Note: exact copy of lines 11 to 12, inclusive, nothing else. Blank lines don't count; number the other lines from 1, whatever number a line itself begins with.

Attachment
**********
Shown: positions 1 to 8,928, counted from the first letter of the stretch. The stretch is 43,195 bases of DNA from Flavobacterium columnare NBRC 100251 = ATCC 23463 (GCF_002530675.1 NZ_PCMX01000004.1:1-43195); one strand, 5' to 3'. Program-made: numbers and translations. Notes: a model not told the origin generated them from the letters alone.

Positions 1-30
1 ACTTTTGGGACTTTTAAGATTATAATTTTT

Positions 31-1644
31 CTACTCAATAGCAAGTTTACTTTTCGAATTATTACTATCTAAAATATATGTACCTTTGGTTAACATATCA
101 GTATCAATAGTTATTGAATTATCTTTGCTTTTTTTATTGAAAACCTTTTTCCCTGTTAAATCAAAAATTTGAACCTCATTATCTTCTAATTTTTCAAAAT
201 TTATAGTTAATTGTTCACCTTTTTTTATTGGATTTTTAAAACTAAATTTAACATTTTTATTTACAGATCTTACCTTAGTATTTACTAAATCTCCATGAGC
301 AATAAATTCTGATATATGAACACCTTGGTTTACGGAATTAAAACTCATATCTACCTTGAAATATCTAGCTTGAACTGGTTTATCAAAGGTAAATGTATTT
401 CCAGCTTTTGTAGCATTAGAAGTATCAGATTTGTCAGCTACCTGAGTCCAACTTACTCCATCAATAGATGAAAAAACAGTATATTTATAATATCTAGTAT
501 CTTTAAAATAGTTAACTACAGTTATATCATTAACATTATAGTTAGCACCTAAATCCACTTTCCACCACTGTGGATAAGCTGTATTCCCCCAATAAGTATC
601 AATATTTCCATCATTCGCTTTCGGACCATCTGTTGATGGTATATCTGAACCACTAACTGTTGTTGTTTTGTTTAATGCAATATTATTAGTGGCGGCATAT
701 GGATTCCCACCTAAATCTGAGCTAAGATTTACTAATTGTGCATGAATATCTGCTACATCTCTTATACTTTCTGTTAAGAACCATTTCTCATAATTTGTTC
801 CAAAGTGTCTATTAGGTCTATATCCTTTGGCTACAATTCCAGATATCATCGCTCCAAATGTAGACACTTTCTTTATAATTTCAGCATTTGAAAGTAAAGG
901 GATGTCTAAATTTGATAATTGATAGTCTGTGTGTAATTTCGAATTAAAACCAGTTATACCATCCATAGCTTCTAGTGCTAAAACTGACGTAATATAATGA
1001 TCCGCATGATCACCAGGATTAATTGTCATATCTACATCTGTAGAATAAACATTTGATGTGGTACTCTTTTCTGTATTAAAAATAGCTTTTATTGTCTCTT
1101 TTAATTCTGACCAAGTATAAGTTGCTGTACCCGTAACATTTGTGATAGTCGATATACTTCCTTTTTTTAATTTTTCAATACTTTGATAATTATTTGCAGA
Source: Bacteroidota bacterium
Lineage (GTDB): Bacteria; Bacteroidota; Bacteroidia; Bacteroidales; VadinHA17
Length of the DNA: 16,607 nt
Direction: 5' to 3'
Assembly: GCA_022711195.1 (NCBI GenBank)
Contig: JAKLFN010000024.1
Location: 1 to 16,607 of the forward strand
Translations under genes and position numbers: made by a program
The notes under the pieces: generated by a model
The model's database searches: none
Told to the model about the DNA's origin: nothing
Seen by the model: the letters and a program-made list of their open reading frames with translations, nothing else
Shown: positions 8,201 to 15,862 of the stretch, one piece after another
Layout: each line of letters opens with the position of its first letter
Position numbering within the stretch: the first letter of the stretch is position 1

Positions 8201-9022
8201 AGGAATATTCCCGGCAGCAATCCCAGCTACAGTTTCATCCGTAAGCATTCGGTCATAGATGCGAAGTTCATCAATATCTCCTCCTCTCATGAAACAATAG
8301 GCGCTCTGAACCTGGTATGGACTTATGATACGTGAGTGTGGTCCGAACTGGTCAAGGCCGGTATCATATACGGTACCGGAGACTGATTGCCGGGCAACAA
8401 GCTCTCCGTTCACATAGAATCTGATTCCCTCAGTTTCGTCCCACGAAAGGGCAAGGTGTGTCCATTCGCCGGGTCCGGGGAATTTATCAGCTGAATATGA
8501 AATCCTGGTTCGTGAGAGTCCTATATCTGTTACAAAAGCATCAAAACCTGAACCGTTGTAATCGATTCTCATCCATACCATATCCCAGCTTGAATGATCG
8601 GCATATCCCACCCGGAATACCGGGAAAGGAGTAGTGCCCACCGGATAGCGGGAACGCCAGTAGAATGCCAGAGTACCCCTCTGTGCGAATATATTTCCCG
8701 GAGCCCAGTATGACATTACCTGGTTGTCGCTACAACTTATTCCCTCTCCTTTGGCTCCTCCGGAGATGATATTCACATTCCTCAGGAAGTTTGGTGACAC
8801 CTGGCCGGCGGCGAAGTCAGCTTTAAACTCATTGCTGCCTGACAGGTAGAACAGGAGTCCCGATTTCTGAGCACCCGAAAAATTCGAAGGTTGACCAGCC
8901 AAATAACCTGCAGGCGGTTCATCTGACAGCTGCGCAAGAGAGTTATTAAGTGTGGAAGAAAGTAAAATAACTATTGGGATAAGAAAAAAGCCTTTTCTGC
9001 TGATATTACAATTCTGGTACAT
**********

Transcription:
601 AATATTTCCATCATTCGCTTTCGGACCATCTGTTGATGGTATATCTGAACCACTAACTGTTGTTGTTTTGTTTAATGCAATATTATTAGTGGCGGCATAT
701 GGATTCCCACCTAAATCTGAGCTAAGATTTACTAATTGTGCATGAATATCTGCTACATCTCTTATACTTTCTGTTAAGAACCATTTCTCATAATTTGTTC